rods-node-util

A collection of small utility methods.

Rod's Node.js Utilities

A small library of utility functions and classes, primarily intended for use within server-side JavaScript (CoffeeScript).

The module is published as rods-node-util on npm. It has no (runtime) external dependencies.

You can install rods-node-util directly through npm:

npm install rods-node-util -g

(omit the -g flag to install the module in a local node_modules directory rather than the global one).

or by adding it as a dependency in your package.json:

"dependencies": { "rods-node-util": "latest" }

To use the module, simply require it:

var Util = require('rods-node-util');
var hello = ' hello.  ';
console.log(hello);            // outputs: " hello.  "
console.log(Util.trim(hello)); // outputs: "hello."

See the test suite for more examples.

(Synchronously) convert the contents of the given file into to an array of lines.

var array = Util.file_to_array('MY-FILE.TXT');

An optional "options" map can be passed as a second argument to configure the behavior of the parsing.

  • When options.strip_blanks is true (the default), blank lines will be excluded from the output array.

  • When options.trim is true (the default), leading and trailing whitespace will be removed from each line

  • When options.comment_char is not null (the default is #), lines for which comment character is the first non-whitespace character will be excluded from the output array. (Note that currently a comment that appears at the end of the line isn't recognized. One can only comment out entire line at a time.) E.g.,

    # this is a comment
              # this is also a commment
    some text # this is NOT a comment
    

Removes leading and trailing whitespace from the given string.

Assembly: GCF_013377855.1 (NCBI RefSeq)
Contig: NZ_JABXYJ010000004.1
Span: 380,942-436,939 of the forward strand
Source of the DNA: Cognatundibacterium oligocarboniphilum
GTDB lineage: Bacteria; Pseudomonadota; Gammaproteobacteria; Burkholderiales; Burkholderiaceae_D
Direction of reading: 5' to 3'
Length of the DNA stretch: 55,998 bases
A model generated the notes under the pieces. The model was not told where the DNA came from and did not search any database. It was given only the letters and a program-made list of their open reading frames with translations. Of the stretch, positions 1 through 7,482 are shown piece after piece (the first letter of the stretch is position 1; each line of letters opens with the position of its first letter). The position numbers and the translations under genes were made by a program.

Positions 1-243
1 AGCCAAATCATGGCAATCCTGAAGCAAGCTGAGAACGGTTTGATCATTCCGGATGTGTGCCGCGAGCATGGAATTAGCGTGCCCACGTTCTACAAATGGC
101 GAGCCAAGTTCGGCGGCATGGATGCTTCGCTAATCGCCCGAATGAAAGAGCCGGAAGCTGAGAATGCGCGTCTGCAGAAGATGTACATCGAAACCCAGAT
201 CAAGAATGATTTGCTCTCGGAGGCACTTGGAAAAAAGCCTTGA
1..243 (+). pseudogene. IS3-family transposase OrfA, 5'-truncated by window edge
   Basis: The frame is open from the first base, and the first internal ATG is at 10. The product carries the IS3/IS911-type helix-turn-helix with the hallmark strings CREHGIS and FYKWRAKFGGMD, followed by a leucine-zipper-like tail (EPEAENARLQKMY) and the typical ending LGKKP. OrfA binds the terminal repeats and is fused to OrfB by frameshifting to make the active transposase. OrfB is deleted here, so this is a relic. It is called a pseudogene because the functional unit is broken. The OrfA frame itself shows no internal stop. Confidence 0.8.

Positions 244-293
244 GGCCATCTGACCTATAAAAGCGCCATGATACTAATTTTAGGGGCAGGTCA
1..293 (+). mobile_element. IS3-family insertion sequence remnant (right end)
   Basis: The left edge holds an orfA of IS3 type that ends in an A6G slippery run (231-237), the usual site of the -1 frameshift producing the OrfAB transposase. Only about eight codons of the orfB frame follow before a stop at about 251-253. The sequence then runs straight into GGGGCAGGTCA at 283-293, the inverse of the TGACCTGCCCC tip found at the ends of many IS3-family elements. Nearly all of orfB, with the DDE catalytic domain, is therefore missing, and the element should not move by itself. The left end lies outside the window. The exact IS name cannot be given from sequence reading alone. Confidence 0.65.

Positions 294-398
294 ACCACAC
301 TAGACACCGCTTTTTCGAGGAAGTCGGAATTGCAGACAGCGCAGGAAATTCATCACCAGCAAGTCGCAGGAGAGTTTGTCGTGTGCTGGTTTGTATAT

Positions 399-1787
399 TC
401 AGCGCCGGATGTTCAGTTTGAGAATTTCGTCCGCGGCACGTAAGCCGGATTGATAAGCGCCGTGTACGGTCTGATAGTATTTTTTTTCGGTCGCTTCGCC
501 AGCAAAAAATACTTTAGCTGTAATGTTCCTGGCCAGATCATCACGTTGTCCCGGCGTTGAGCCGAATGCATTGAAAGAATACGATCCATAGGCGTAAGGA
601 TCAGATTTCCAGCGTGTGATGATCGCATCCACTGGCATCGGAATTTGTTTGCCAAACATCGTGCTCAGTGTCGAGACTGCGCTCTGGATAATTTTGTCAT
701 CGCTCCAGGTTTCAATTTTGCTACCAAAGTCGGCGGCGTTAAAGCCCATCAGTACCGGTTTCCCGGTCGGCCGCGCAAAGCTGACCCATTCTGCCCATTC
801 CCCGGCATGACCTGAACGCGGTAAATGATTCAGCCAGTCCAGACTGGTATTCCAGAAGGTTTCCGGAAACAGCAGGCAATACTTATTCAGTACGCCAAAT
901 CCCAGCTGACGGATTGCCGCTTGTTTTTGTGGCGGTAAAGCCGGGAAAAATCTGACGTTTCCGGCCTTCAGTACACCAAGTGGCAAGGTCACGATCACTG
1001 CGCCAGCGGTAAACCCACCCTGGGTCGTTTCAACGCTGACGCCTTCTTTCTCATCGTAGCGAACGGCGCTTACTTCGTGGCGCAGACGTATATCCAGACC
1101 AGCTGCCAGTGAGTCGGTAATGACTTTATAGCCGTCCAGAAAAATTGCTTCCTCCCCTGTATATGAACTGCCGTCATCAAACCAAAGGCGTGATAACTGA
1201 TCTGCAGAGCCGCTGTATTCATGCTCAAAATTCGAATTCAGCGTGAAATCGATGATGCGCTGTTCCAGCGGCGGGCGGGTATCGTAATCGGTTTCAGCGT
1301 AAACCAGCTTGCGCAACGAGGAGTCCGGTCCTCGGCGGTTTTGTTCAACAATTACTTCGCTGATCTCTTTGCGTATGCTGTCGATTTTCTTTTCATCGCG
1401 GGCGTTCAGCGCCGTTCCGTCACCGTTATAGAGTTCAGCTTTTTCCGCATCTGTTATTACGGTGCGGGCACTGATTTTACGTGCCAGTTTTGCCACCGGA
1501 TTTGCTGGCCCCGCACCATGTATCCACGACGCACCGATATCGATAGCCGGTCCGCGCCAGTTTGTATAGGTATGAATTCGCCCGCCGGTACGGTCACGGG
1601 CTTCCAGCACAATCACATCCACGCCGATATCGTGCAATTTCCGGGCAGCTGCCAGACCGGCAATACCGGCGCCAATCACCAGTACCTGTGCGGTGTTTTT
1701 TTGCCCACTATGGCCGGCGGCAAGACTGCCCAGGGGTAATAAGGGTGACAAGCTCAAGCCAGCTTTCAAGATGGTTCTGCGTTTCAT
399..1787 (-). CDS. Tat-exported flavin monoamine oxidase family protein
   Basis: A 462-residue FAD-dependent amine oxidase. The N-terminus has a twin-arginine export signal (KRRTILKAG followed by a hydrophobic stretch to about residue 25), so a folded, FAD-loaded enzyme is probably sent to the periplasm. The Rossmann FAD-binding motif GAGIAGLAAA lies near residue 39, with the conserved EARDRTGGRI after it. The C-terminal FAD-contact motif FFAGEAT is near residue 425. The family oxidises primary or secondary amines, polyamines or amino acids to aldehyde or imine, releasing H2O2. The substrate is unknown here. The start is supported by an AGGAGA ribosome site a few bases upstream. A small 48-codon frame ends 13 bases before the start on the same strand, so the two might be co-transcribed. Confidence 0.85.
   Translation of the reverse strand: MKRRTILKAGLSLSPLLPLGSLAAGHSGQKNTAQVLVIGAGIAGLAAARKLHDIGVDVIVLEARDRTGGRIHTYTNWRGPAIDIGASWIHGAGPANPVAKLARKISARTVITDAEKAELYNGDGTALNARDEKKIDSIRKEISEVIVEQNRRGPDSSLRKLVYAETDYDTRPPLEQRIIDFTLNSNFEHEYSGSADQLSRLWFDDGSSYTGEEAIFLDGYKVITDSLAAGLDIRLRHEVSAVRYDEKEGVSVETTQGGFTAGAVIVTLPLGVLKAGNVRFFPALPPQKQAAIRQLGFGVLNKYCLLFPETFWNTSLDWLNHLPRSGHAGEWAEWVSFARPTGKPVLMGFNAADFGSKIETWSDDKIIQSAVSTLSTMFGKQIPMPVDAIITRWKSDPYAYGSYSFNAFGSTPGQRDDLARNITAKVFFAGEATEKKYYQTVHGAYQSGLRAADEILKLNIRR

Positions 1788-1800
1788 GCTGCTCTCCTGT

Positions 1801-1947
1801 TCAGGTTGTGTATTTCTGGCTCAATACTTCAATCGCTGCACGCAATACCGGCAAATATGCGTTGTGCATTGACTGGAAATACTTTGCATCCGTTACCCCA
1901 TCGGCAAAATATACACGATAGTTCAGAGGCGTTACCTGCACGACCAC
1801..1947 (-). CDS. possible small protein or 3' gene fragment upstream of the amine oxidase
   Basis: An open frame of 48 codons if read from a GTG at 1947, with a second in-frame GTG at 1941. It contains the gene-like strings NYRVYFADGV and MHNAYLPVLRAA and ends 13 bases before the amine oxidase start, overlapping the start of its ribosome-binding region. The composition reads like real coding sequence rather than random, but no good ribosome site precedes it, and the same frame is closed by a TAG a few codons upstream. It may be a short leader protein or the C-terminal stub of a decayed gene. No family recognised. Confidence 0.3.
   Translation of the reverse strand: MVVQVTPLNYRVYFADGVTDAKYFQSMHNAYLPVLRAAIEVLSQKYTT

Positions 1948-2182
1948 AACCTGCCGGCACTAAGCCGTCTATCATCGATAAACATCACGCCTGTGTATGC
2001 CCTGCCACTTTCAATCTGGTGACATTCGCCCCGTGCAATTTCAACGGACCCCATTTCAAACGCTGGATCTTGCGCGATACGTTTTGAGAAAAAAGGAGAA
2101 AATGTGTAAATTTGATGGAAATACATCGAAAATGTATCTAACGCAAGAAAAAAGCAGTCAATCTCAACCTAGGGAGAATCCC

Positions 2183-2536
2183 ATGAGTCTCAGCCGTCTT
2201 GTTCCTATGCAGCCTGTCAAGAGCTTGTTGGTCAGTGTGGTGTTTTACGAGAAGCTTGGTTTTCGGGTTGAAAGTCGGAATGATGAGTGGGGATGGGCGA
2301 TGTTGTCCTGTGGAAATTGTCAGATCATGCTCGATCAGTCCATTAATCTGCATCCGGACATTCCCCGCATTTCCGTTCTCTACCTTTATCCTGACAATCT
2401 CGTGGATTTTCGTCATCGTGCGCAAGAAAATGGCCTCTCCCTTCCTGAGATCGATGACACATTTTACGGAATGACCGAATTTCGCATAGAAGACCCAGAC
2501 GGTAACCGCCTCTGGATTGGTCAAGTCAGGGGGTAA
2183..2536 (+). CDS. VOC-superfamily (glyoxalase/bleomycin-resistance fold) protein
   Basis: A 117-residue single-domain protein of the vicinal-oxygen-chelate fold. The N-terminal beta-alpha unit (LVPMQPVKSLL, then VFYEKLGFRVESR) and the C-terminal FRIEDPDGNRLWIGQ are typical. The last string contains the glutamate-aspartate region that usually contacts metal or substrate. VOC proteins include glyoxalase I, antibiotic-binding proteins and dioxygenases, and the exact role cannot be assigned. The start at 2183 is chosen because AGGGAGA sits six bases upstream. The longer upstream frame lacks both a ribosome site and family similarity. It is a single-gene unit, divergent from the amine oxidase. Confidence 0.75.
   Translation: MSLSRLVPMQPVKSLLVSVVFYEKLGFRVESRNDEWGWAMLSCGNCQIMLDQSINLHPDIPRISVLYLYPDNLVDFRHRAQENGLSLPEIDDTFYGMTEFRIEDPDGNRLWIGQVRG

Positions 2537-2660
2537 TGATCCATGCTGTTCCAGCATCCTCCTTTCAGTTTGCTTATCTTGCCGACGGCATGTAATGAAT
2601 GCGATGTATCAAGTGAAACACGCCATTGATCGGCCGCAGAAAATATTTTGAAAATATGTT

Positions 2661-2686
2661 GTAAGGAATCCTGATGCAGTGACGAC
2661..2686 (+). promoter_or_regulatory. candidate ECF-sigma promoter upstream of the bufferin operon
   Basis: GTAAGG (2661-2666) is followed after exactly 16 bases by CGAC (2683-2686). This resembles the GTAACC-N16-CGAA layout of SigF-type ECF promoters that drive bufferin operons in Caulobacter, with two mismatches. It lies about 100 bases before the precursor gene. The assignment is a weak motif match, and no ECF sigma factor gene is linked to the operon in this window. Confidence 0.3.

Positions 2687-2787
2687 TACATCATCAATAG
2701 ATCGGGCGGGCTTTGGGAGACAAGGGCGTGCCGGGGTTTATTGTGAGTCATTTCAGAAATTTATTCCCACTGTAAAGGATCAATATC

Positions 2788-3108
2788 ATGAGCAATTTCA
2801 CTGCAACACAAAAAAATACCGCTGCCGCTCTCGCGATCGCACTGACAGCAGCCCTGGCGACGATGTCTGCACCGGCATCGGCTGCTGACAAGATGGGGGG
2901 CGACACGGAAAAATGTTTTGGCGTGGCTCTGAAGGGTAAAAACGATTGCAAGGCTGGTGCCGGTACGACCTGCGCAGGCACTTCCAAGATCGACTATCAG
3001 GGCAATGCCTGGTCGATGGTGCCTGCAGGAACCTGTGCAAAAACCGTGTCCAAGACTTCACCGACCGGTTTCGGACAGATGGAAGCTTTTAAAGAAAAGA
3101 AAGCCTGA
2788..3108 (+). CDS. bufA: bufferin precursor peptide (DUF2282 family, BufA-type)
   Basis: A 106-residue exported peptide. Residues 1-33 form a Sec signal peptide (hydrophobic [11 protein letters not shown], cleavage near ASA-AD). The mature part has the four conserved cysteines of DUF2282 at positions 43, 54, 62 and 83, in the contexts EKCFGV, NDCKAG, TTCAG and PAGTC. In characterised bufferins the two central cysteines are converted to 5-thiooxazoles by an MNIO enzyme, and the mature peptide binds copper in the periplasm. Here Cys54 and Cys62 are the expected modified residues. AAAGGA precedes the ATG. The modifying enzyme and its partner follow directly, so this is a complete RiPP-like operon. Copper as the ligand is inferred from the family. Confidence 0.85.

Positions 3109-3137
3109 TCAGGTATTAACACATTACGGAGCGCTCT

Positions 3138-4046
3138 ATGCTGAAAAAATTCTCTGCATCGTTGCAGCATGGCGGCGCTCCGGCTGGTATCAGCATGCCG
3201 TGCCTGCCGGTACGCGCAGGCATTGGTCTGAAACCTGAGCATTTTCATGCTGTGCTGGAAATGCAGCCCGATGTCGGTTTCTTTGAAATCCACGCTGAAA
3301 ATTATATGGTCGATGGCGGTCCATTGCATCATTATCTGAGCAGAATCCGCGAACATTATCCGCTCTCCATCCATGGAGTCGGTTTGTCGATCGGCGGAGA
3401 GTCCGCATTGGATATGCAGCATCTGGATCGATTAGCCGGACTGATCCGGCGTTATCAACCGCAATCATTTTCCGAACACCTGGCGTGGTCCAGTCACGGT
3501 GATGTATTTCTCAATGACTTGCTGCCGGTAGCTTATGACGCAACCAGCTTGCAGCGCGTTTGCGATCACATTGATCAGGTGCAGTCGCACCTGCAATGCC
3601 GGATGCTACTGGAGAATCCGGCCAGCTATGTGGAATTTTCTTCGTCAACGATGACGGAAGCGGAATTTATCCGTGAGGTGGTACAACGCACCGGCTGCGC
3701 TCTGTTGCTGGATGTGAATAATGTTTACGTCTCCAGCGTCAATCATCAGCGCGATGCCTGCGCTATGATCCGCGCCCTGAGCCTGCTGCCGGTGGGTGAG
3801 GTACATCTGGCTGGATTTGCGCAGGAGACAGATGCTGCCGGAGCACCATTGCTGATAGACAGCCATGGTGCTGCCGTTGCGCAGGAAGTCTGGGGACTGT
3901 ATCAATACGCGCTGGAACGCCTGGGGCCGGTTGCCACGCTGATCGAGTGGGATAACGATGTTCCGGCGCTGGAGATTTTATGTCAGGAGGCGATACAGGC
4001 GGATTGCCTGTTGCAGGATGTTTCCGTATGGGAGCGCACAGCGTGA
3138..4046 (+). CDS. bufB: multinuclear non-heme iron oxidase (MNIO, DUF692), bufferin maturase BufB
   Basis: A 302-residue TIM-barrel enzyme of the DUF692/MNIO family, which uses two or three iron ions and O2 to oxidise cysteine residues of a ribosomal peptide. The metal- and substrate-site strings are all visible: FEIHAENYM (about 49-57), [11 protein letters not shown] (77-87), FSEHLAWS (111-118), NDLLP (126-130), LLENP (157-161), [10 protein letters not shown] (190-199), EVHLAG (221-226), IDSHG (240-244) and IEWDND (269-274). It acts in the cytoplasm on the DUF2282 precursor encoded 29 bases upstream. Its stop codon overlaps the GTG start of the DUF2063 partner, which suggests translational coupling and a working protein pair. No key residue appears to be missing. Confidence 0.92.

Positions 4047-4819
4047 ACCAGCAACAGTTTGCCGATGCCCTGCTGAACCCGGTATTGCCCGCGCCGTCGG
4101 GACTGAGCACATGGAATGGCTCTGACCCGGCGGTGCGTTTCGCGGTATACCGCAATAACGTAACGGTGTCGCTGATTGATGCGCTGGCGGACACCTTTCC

Both vertical (\n, \r\f, etc.) and horizonal (\t, , etc.) whitespace are removed.

Util.trim("\t hello  \n");          // returns "hello"

Only the leading and trailing whitespace is removed. Whitespace that appears "within" the text of the string is left intact.

Util.trim("\t hello  \n\tworld \n") // returns "hello  \n\tworld"

Converts an object (map) into an array of name/value pairs, one for each attribute of the object.

var object = { foo: 'bar', height: 18, f: function() { return new Date(); } };
var array = Util.object_to_array(object);
console.log(array); 
// yields something like:
// [ [ 'foo', 'bar'], [ 'height', 18 ], [ 'f', [Function] ] ]

Equivalent to object_to_array.

Returns an array containing the value of each attribute in the given object. (Similiar to Object#keys, except returning values instead of keys.)

var object = { foo: 'bar', height: 18, f: function() { return new Date(); } };
var values = Util.object_values(object);
console.log(values); 
// yields something like:
// [ 'bar', 18, [Function] ]

Returns a map of all unique elements in the given array to the number of times they occur in the array.

var array = [ "two", "one", "two" ]
var freq = Util.frequency_count(array);
console.log(freq["one"]);   // yields 1
console.log(freq["two"]);   // yields 2
console.log(freq["three"]); // yields null

Returns a negative value if a < b, a postive value if a > b and 0 if a and b are equal.

Also see sort_by_value and sort_by_key.

Returns an array of name/value pairs, one for each attribute of the given object (map), ordered by value.

An optional comparator function may be provided as the second parameter. The default is Util.comparator

Returns an array of name/value pairs, one for each attribute of the given object (map), ordered by key.

An optional comparator function may be provided as the second parameter. The default is Util.comparator